The Sadhana Camp – Day 4
The just Bhagavān teaching a Lesson
Unknown to me, the just but merciful Bhagavān, who couldn’t tolerate even a trace of selfishness in His devotees – had decided to teach me a lesson! I woke up around 4:30 a.m. that morning, with a heavy headache. I was barely able to get myself out of bed, but at the back of my head I knew that duty was calling to deliver the morning tea. I realised that for a volunteer, the responsibility of completing a job well is even greater than that of a paid employee! This is since a volunteer just has goodwill to win or lose, and any lost goodwill is very difficult to win back! I choicelessly decided to sleep for some more time in order to be fresh for the early morning talk and instead go a bit late to Yoga class that day. This way, the morning tea would also be delivered on time in Gita Mandir (after Yoga class). The thought of my discussion with akkā and refusing to take the videos entered my mind, with a tinge of repentance! But alas, I had not fully realised my mistake yet and Bhagavan was watching!
After getting ready, I reached Gita Mandir and kept the tea flask and glasses near the open terrace and hurriedly made my way to attend the rest of the Yoga class – silently repenting to have missed most of it. My earlier act of selfishness had ensured that, I had lost both the sevā as well as the Yogāsana opportunity – further adding to my repentance! After completing the remaining exercises in the inside hall, Sumanth ji then asked all of us to come outside to the open terrace, for laughter yoga. I suddenly remembered the other day, when there were hardly five minutes left for the sādhaks to have tea before Swamiji came to the hall to start the talk – with them ending up having to take it in a great deal of rush! Reminiscing thus, I momentarily lost control of my tongue and blurted out, saying that after Yoga class, everyone could have tea on the open terrace itself (thereby saving time). To this, I instantly received the deserved reaction with someone saying “Tea is not important now!” Repenting for having momentarily lost my self-control, I slowly walked to the open terrace and tried to laugh away my mistakes and repentance in laughter yoga therapy – but failed miserably at it! As I had dreaded, after yoga class there were less than five minutes left and I requested everyone to have their tea quickly, before Swamiji came! As I completed serving tea to the sādhaks present there, being kindly helped by Usha akkā – who drew out the glasses for everyone, Swamiji had already arrived in the hall and was taking his seat.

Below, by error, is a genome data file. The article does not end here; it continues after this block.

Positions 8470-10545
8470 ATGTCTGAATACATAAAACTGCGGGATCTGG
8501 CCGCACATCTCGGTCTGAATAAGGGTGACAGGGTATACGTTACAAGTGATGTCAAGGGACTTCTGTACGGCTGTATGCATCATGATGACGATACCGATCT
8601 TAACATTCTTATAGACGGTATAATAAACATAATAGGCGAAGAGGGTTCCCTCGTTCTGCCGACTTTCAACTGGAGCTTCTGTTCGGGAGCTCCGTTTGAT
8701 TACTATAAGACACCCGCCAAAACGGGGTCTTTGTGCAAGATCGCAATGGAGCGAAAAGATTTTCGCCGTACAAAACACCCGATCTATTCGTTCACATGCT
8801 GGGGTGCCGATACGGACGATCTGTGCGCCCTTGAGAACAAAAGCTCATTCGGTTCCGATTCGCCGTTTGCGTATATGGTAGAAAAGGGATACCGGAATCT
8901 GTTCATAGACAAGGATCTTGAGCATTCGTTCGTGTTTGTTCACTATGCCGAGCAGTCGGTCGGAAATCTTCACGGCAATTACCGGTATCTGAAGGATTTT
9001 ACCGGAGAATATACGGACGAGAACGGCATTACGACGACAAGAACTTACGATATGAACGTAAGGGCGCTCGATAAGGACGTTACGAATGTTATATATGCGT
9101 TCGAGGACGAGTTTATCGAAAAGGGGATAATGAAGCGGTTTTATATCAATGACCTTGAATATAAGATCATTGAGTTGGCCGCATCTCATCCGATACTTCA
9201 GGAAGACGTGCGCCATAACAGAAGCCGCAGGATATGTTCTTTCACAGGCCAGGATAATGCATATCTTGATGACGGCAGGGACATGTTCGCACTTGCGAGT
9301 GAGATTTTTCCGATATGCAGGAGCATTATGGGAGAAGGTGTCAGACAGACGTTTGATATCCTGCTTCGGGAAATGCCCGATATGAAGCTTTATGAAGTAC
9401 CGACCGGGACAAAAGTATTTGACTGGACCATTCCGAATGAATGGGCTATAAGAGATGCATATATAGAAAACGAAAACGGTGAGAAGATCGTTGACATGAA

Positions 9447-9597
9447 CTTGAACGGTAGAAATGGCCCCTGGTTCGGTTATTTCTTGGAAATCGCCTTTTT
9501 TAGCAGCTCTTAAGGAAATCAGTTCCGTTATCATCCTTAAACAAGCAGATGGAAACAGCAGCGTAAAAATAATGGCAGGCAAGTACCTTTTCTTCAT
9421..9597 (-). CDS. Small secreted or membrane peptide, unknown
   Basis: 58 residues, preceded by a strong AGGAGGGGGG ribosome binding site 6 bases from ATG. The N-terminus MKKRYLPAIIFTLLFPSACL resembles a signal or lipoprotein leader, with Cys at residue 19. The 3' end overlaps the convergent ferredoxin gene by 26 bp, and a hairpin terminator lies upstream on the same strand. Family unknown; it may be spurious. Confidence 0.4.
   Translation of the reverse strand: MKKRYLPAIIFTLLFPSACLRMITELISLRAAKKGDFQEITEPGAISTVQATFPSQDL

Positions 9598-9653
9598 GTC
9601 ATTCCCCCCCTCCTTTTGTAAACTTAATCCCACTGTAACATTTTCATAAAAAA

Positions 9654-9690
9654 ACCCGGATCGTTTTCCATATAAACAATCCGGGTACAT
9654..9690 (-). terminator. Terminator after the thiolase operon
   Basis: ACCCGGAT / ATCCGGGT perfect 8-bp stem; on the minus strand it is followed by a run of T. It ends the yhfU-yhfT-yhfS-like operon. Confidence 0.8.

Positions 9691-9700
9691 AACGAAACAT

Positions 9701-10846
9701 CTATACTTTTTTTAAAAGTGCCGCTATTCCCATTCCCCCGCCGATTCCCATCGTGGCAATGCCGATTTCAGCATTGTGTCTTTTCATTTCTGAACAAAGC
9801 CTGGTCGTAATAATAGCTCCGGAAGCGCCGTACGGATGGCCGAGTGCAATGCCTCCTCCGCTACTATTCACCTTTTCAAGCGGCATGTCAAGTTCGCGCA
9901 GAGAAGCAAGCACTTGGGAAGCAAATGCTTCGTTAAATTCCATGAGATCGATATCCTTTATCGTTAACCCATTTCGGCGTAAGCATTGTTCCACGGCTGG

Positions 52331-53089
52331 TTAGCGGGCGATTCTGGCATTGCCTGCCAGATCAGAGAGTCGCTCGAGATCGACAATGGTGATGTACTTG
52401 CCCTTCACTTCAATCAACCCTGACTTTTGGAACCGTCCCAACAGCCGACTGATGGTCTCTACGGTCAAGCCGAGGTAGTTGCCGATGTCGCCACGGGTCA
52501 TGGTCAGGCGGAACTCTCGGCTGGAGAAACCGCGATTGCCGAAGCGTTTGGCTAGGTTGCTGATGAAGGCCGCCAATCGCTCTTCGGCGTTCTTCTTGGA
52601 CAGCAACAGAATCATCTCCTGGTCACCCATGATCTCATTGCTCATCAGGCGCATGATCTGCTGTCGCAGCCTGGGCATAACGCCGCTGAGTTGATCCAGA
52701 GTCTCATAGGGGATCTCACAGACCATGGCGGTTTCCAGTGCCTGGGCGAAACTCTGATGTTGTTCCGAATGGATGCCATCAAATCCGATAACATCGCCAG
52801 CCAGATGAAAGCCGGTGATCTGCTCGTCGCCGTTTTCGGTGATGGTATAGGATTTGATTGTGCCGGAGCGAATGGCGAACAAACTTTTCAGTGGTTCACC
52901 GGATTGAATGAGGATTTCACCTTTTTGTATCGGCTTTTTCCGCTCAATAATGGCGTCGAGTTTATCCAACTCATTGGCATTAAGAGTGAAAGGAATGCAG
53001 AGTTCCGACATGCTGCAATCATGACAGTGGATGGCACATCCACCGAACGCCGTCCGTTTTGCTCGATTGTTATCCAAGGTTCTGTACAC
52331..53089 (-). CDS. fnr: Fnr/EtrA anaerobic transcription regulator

My troubles weren’t over yet, as I rushed to my usual seat at the back of the Mandir hall. As I was about to take a seat, I realised that the smaller light at the centre which illuminated most of the back of the hall, had not been turned on yet! Knowing that this would cause a problem, as sādhaks taking notes will not be able to see properly in the dully lit early morning hall, I then made my way towards the nearby switch board. Not knowing which switch to turn on, I started to check each switch individually! Kirit bhai rightly gestured me to sit down, but I didn’t listen, as I couldn’t get the thought out of my mind – about the perceived difficulty that the sādhaks would face. By this time Swamiji had already started the Omkāra Japa and unknown to me, my movements were probably causing disturbance to the nearby sādhaks. In my hurry I turned on the bigger light at the centre with the forgetfulness that Swamiji had asked to turn it off the previous day and was just about to take a seat when Asmita didi came to my rescue and quietly informed me about what Swamiji had said earlier. I then immediately turned it off and not finding the switch for the smaller centre light, finally gave up – to avoid further disturbance and then took my seat. My already heavy heart now weighed almost a ton! With a thoroughly disturbed mind reflecting upon my recent failures, I started listening to Swamiji’s words, which slowly started soothing my heart like a balm!
Redemption by the compassionate Bhagavān
I prayed to God to make me remember what Swamiji said in his talks that day, realising that I didn’t have my book (lost the previous day) to take notes on. As the talk proceeded and I looked around, I realised that in spite of the poor lighting, the sādhaks who were taking notes, seemed unaffected and somehow could continue writing seamlessly! This made me realise that my earlier efforts were actually in vain, as it was God’s will that day to have poor lighting in the hall and then His grace that some could even take notes there! Seeing my earlier efforts as unnecessary and the resulting disturbance caused to some saddened me further. Then in the middle of the talk, the large-hearted Bhagavān, seeing the poor state of his devotee must have felt some compassion. He then gave me a chance to redeem myself by presenting an opportunity to do a small sevā to an elderly sādhaka sitting nearby. I immediately got on to the task and after completing it, sat down with slightly teary eyes and the tonne-like weight of pain in my heart, instantly lifted by the all-merciful Bhagavān! I felt immensely happy to have won back His grace and then continued listening to the talks with much improved attention!
Gathering some more Pearls